I’m not surprised about the nuclear thing. Frankly I am not a big fan of nukes, but people just completely lack a balanced approach to stuff. Whatever nuclear risk we have in the USA today, is the same risk we had last week. Presumably we have people charged with making sure our nukes are safe. If not, we have serious issues that go way beyond the nuke risk itself.

      Of course the best example of this is the whole “anyone could do anything to your kid in the blink of an eye” mentality. Yeah, theoretically! Theoretically a car could jump the curb and kill me as I walk down the street. (It happens! I’ve seen it on the news!) So should I stop walking down the street?? Yet if it’s my kid we’re talking about, I’m supposed to be ridiculously afraid, because if something happened, “I’d never be able to forgive myself.” Yet if my kid grows up weak, paranoid, helpless and clueless, I could forgive myself for that? Where is the logic??

  8. Phyllis says:

    I think that more thorough exams are definitely needed to play in sports. If there’s a history of heart problems in the family then an EKG wouldn’t be remiss. However, I’d like to think that most families who have heart issues or other genetic issues would have their children tested regularly anyway.

    Do I think EVERY kid should be tested? I’ve been thinking about it and can’t give a difinite answer on this one. The odds say that most kids in sports are generally in good health. Perhaps a better idea is that when one of the players is not feeling well, due to any kind of sickness, that they be held out of the game until they are back in their top form. Course this means that parents would actually have to be parents and tell their kid that No, they can’t play in the upcoming game, practice, whatever. But sadly, alot of parents and coaches are more concerned with winning at any cost and want their kid (or for the coaches, the better players) in the game no matter what.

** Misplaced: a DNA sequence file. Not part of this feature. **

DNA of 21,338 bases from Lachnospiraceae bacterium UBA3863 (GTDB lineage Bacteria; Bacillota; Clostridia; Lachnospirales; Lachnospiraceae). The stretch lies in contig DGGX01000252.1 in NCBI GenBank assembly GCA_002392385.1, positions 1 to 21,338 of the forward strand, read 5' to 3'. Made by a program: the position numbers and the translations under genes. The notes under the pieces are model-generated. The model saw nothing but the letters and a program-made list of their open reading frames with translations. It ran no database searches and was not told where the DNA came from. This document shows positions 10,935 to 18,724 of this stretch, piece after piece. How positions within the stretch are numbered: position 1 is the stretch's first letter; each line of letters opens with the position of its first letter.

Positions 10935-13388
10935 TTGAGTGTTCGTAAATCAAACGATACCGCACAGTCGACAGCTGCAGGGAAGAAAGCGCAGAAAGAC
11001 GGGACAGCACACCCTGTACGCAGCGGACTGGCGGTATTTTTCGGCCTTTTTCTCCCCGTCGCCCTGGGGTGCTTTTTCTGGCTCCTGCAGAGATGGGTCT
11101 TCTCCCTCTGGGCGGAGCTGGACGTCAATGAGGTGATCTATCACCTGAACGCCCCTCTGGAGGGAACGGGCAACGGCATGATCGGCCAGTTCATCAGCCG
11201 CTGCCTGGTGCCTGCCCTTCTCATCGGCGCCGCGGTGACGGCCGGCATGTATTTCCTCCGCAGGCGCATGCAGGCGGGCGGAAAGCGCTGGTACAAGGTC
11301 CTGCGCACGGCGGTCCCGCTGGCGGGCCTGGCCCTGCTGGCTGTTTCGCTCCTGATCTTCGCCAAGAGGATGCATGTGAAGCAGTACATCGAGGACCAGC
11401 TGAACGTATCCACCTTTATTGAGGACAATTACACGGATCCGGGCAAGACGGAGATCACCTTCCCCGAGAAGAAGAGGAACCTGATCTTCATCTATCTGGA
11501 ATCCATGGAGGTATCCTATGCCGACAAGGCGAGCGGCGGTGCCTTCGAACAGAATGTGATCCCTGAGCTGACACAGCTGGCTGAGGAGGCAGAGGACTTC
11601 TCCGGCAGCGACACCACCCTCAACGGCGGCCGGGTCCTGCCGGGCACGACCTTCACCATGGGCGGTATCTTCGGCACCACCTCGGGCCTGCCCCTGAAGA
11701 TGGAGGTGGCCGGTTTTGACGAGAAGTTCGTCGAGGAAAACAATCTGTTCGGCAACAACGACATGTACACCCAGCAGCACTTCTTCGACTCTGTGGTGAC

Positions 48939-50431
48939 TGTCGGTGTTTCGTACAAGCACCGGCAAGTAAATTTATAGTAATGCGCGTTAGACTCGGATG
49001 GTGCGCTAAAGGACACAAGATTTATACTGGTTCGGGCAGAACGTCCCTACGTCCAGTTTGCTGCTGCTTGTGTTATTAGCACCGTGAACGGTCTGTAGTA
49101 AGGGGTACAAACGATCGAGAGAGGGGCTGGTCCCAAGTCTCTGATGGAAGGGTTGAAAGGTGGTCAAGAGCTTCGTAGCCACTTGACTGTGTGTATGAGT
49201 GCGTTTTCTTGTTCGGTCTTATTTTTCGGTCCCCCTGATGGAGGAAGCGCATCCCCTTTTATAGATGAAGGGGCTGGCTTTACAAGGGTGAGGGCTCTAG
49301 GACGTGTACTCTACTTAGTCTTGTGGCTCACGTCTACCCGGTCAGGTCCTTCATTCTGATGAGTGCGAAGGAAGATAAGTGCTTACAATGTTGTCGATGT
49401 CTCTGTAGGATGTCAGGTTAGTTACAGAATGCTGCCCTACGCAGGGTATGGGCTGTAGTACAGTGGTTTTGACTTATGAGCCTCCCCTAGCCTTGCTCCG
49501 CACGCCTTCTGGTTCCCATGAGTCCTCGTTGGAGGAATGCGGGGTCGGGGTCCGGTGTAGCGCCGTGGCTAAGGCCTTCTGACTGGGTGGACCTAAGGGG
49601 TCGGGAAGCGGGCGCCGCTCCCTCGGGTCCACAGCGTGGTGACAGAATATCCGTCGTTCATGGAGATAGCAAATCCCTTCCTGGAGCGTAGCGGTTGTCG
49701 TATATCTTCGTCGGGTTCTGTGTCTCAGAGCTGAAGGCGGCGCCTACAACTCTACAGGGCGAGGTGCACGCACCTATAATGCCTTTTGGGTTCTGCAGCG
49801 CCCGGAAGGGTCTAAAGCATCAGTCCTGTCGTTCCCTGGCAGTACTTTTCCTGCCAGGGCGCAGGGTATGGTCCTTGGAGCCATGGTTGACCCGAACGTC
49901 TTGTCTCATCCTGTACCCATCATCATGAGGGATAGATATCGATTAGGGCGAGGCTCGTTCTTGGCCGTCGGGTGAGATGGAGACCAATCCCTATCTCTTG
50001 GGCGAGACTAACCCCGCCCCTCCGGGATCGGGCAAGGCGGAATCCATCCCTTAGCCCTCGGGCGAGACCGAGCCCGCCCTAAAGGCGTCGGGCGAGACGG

And yes, anything can happen to anyone at anytime, however we all practice common sense approaches to life. We teach our kids to cross at the corners, look both ways before heading into the street, not to talk to strangers or get into cars. Life (and death) happens. I was raised to believe that we are given a finite number of days on this earth. Birth – death being preordained. I firmly believe that on our last day, it doesn’t matter where we are or what we’re doing, when our time comes it comes. There’s nothing to be done. However, I personally, am not going to push my luck by bungy jumping (although I have sky-dived) because I don’t want to risk bashing my few brains onto the ground or wherever and being a veggie for the rest of my time here. But I’m an adult, and that’s my decision to make. The point I’m trying to make is that it is my belief that this young man’s time had come. If he hadn’t been playing in the game, he may have been hit by a car or died in his sleep. I don’t believe it would have mattered one bit, the result would’ve been the same. His parents would have been hurting either way as they buried their child. My prayers and sympathy go out to this young man’s familly and friends. It is a tragic loss no matter how one looks at it.

  9. Joy says:

    Another boy just died of something during half time.